Above is a faded copy of Lawrence and Ellen Brady Murphy's wedding certificate, dated February 28,1876.  It is interesting to note the photo of Eleanore (Elllen) on the right.  On the marriage certificate, her face is almost blacked out, but son Peter was able to restore the photo somewhat with Photoshop.  It is the only known photograph of Eleanore Murphy!

From Kilkenny to Kokomo

The parents of Lawrence Joseph Murphy were John and Margaret (Pendergast) Murphy, both born in Ireland. Margaret died in childbirth shortly after the family's arrival in the United States and is buried in Lafayette, Indiana. In addition to their son, John and Margaret had two daughters, Bridget, born about 1837, and Margaret, born I839, both in Ireland. In young womanhood Bridget entered the Order of the Sisters of Loretto whose mother -house is in Kentucky; she took the name of Sister Dolorosa. Margaret is “Aunt Maggie” in this text.

 

Lawrence (Bobo) was an immigrant at age three and Eleanore Brady Murphy was a second generation from the old country.  Eleanore Brady Murphy had three brothers, Robert, Frank, and Terence, and one sister, Mary. Of the three men, only Terence married.   Mary married one Michael Linskey; she is mentioned several times in Mary Margaret's thesis. They had two children, Joseph and Maude. The Linskeys lived and died in Kokomo.  Editor Eleanor loved early childhood visits to Kokomo and remembers Bobo and great-uncle Bobby plus great-aunts Margaret, Lillie, Nellie, and Nana (my grandmother, who we lived with in Hammond.  We also made many a visit to ““Cousin Maude” Linskey’s home in Kokomo.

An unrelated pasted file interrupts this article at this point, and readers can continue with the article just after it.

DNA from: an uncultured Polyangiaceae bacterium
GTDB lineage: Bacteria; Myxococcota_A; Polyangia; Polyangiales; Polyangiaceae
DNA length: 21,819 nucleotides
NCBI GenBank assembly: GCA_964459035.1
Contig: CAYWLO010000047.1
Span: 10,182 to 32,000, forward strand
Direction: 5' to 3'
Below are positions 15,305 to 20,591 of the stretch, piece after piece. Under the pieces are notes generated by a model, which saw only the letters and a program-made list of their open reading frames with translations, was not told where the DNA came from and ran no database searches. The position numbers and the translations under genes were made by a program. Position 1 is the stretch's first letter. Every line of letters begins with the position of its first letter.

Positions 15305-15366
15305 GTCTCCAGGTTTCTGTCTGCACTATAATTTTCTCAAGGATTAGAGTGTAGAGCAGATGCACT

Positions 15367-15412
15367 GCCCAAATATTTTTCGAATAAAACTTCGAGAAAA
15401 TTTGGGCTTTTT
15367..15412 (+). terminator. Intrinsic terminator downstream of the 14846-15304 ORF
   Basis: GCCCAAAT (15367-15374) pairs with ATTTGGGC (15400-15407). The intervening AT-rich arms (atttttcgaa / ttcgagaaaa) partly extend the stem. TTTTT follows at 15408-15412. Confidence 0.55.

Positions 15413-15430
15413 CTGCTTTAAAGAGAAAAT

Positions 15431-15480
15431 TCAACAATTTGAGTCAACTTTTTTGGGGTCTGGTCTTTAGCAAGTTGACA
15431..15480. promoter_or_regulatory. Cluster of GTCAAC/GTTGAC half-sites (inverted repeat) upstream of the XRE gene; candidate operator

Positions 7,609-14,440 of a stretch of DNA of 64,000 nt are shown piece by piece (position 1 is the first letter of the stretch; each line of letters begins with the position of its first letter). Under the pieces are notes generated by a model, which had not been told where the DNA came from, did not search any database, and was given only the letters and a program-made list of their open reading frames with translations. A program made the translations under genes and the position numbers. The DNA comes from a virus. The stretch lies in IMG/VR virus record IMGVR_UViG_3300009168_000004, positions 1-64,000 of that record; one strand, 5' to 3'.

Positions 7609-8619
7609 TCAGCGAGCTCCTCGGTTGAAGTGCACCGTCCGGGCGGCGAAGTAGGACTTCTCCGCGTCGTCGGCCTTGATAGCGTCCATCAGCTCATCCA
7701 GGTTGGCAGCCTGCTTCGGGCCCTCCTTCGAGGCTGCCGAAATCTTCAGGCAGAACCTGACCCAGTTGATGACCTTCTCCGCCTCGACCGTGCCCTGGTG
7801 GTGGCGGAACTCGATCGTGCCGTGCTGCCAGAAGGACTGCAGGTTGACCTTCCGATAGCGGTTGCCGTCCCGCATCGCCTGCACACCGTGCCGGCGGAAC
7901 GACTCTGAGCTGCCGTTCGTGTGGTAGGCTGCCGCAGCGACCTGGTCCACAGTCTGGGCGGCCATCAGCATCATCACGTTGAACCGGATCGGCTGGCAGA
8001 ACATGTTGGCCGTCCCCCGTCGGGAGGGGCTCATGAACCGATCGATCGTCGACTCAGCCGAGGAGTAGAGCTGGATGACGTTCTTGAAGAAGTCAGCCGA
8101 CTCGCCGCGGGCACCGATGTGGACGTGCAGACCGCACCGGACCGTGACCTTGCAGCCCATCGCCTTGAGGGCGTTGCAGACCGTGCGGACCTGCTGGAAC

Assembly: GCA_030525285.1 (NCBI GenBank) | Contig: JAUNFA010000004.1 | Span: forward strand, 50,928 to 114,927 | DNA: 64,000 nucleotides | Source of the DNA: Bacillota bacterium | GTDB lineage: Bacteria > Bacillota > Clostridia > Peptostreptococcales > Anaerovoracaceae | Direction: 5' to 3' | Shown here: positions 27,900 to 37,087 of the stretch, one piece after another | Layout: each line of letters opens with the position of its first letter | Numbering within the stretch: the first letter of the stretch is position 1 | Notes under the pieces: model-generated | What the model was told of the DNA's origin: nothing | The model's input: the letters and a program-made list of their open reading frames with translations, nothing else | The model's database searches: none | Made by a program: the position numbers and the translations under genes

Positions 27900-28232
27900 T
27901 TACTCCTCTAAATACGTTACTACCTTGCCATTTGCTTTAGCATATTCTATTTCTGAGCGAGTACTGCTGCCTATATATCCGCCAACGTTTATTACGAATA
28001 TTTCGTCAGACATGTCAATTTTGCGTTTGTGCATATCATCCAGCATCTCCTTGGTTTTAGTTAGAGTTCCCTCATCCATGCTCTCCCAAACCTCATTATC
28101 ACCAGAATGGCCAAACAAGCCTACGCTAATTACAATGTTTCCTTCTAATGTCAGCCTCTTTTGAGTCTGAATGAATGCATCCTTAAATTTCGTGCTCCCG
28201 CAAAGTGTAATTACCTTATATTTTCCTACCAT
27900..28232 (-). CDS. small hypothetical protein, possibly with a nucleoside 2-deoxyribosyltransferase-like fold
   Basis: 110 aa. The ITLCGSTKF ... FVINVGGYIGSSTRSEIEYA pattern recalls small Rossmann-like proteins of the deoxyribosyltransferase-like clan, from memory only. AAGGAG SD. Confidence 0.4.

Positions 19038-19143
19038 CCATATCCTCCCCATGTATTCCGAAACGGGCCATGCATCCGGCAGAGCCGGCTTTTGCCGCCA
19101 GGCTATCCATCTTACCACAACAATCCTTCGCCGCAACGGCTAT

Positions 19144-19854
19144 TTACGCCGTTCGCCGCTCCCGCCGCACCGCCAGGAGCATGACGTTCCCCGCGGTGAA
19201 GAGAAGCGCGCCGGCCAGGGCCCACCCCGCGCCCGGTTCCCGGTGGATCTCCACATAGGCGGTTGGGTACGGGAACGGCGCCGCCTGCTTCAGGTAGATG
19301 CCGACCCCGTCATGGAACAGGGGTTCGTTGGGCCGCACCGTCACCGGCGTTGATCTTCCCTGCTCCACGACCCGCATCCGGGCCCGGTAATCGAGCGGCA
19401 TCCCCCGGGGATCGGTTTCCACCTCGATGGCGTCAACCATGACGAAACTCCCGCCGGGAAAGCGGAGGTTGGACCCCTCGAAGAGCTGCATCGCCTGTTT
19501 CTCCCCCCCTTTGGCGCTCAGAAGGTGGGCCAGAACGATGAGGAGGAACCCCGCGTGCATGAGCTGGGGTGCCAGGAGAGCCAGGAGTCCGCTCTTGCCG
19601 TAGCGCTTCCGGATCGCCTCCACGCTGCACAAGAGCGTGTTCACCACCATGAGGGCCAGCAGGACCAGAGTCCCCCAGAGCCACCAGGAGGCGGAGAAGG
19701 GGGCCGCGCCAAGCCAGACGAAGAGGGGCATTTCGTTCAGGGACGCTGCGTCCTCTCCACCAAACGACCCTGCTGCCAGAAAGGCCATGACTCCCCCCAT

Mary Margaret writes in her theses that she had in her possession a letter dated September 3, 1888, from Ellen to Larry and the older children written after she and the two younger ones had traveled ahead of the others from St.  Louis to Kokomo, Indiana, where they had decided to move.  Mary Margaret suspected it was not they who had made the decision but my grandfather, who all of his long life played the role of pater familias to the limit.    Work in and around St. Louis had become scarce.    The attraction in Kokomo was the relatively new (l886) plant of Diamond Plate  Glass Works.   Also, Ellen had a sister, Mary,  in Kokomo.

 

Ellen Murphy's letter told a touching story.

 

She reported that rents were "dear," that they would have to pay $8.33 a month for "one side of a house."    She  said the fruit which they had taken with them to eat on the train "played out" and they had nothing to eat or drink until they reached Mary's home.     She wrote,   "Fresh meat is cheap and grocers is cheap but it must be cash.    No book here.    No work no eat." Then she added,   "There is  28 saloons in this town."   The most poignant statement in the letter was Ellen's reference to herself:  "I still have fever every day but my cough does not bother me as much as it did."    Little more than a year later she was dead of tuberculosis—"consumption" they called it then.

 

Following Eleanore Murphy’s death, daughter Margaret (my great-aunt) managed the family until Aunt Maggie arrived from Kentucky and took over.  These Murphys were from County Kilkenny where the ancient language prevailed longest.  It is barely possible that Aunt Maggie spoke Gaelic but, at any rate, her endearing name for Uncle Bobby was “buachaill,” which, in Gaelic, means “boy.”

 

Bob Murphy eventually bought a seven-acre farm just outside of Kokomo; he died in 1941, followed by Uncle Bobby in 1943.  Hopefully I’ll add individual bios of the above Murphy clan members in future Bugle editions.

 

 

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